2.) Writing forces me to take an analytical approach to research using the methods I find agree with my learning style. It's been said that "there are many ways to skin a cat" so if my analysis methods don't help you, I'm sure there are other authors that may. If something I discuss helps you in the decision making process, I'm glad I could help.
3.) Getting constructive feedback tempers any unwarranted enthusiasm when I analyze a company. Seeking Alpha has plenty of educated investors willing to share their opinions and makes me rethink my theses.
I get frustrated adding "me too" comments with nothing useful to add to the really great authors' articles and comments so I'll offer my appreciation here (in no particular order) to Chuck Carnevale, Bob Wells, Jeff Paul, David Fish, David Crosetti, David Van Knapp, Tim McAleenan, Eddie Herring, chowder, Bob Johnson, Robert Allan Schwartz, Dividends4Life and Norman Tweed. I thought I'd keep adding names here but, after reading a lot here, I've found comments from many that helped shape my thinking, taught me a thing or two or clarified something. So, the above list were the major authors that have influenced my investing philosophy but there are many more that write or add a comment or two that I appreciate. Thank you too.
Formerly: John Galt.
The majority of my capital is invested in Dividend Growth stocks. I also enjoy searching for the next big thing.
To grade my investment decisions: I've usually been able to "buy low", but I've often sold out too early. I'm firmly against losing money. I have no problem with building up my portfolio slow and steady. After the 2008 Financial crisis I've been much more macro focused instead of being more of a stock picker.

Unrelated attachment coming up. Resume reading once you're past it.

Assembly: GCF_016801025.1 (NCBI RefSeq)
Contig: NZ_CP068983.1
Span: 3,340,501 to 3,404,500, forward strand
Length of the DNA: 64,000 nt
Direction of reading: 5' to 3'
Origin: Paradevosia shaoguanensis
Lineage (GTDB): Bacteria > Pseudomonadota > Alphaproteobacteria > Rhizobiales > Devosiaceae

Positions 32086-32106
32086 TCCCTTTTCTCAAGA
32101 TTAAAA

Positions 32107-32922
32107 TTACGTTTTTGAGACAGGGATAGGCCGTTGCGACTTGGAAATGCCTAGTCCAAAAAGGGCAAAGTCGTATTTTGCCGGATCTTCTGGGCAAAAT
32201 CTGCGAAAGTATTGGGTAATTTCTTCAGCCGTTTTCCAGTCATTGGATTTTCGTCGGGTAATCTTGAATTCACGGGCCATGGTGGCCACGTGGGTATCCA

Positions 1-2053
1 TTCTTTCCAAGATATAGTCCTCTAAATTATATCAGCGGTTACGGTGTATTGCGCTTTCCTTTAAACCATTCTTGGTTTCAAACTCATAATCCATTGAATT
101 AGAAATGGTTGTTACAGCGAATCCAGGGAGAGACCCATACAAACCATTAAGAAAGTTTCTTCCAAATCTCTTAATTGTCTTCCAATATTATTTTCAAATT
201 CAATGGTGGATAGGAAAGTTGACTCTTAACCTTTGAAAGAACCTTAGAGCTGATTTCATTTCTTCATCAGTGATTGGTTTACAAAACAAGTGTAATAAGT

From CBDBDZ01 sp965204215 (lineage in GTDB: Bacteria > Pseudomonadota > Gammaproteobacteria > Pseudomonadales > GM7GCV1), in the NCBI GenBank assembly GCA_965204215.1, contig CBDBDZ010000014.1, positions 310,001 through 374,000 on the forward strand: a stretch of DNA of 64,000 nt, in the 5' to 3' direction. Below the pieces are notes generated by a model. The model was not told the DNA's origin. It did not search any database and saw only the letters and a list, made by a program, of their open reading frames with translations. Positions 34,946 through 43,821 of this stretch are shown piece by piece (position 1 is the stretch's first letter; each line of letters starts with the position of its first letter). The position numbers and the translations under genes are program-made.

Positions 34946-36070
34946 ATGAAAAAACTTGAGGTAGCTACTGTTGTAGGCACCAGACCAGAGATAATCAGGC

I love a good stock debate, looking at the best bull case, best bear case and picking my side. I believe in doing your own due diligence! I enjoy reading finance/stock market books among other things.
Love traveling, and always have my eye out for the next investment idea when at home or abroad.
I joined Seeking Alpha as a Senior Editor in June 2012. Currently, I manage the Dividends, Income & Retirement and Expert Insight platforms. D&I focuses on income investment strategies and dividend investment-focused content for investors from the accumulation stage to retirement. The purpose of Expert Insight is to expand and elevate the quality of Seeking Alpha's content by including articles from an industry insider's point of view, designed to help investors make more informed decisions as they consider specific sectors and trends within those sectors for their investing strategies, e.g., utilities or technology. Expert Insight articles offer more of a macro, 30,000-foot-view that goes beyond investment analysis or stock recommendations.
I also curate the Dividends & Income Digest, a bi-weekly publication that takes a look at a question that is compelling and relevant to the community, showcases the responses of DI thought leaders, and serves as a round-up of top DI articles.
I hope to continue to discover new voices and thought leaders through insightful articles and conversations in the comments threads. My goal is to draw a large, diverse audience to Seeking Alpha, and make our community THE go-to place to participate in investing research and exchange lucrative, unique, exciting investing knowledge and ideas. I'm always looking for new ideas and contributors, so please feel free to reach out to me. I'm eager to hear your thoughts and discover how we can work together to make Seeking Alpha the best site for investors on the web.
I have been an investor for a number of years but it's only in the last couple of years that I have made dividends and, perhaps more importantly, the growth of them, the focus of my investment approach. My priority will therefore be on stocks that either pay stable and high dividends and/or are increasing them at a high rate.